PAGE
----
Nearly everyone wants to work for a successful company. You usually want to share the excitement of business achievements with your family and friends when you do.
However, you must consider whether the information you provide falls within legal limits or teeters on the precipice of federal fraud. How you receive data also matters.
Cloud computing and external communication
After a two-year-long investigation into over $1 million in illicit profits, three software engineers face charges of insider trading. The Securities and Exchange Commission (SEC) reports that the programmers, employed by Twilio, Inc., informed friends and family members to purchase stock before the company’s 2020 first-quarter earnings announcement.
Allegations suggest that the platform’s relevance increased as many businesses shifted to remote working arrangements. This response to the pandemic made digital communication necessary.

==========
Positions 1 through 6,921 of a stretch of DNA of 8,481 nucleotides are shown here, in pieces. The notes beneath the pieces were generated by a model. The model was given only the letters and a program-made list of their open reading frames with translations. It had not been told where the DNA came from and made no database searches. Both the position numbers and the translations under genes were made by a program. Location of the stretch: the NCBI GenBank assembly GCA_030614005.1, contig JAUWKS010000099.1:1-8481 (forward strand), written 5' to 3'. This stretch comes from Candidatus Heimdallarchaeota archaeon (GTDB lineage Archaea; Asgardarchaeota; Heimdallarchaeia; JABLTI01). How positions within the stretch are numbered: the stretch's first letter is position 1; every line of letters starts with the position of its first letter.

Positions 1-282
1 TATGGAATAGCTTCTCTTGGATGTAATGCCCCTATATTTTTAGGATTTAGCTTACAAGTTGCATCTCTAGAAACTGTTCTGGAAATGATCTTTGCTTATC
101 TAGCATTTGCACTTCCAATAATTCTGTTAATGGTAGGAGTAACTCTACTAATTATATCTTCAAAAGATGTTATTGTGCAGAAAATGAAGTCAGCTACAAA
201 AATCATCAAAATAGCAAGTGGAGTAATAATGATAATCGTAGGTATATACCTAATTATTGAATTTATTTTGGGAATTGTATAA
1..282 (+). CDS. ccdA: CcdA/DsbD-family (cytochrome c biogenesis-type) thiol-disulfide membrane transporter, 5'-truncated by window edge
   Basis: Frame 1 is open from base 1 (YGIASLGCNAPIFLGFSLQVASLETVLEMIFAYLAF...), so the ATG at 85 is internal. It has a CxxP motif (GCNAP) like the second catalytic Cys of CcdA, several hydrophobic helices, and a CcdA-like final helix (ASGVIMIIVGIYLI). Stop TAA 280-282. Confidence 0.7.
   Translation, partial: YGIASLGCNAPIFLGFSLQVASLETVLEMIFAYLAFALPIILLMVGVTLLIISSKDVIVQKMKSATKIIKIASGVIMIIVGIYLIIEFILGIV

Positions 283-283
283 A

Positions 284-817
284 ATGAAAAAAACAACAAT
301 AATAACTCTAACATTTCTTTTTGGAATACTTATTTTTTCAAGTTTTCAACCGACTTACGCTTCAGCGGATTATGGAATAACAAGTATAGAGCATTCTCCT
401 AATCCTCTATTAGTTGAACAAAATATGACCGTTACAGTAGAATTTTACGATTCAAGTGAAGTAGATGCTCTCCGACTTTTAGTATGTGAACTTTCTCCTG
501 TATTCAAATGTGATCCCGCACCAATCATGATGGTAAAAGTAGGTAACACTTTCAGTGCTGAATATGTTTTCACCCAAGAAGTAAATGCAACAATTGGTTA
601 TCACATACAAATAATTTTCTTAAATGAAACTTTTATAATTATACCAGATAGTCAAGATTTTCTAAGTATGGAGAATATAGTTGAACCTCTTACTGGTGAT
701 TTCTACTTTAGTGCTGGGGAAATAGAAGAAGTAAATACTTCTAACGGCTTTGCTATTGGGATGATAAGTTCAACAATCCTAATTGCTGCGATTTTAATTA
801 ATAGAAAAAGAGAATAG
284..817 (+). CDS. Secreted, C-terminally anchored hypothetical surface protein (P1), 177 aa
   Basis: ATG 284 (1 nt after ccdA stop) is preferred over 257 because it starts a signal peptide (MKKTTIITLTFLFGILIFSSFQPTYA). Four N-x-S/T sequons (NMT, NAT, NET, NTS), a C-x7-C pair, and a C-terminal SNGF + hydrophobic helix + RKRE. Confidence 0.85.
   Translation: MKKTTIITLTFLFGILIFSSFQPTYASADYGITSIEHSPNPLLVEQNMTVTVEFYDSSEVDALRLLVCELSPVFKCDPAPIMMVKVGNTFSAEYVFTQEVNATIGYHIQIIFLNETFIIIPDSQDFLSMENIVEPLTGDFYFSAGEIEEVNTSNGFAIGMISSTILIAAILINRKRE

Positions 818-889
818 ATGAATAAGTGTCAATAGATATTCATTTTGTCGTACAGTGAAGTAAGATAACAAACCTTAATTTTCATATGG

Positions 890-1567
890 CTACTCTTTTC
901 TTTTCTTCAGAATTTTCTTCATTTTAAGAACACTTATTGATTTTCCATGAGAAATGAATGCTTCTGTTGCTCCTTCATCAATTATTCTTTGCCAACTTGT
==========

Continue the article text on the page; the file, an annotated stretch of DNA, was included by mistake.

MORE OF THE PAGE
Access to internal databases allegedly led engineers to believe profits would increase. The tips they shared, in return, provided an unfair advantage in the market.
Private information traded publicly
Reports suggest that after Twilio employees leaked information, a series of unlawful events followed:
- In April 2020, one individual purchased 257 Twilio call options for slightly more than $133,000.
- Twilio released reports of a $0.06 per share increase on May 6, 2020.
- On May 7, 2020, Twilio’s stock price rose nearly 40%.
The individual who’d invested money based on tips from company employees allegedly sold their options for an approximate $962,000 personal profit.
Profiting from policy violations
The standing charges include securities and commodities fraud as well as manipulative and deceptive devices. Civil charges of insider trading are also pending.
An “insider” not be directly involved with a company. As with the Twilio case, you should never seek personal gain from private corporate information.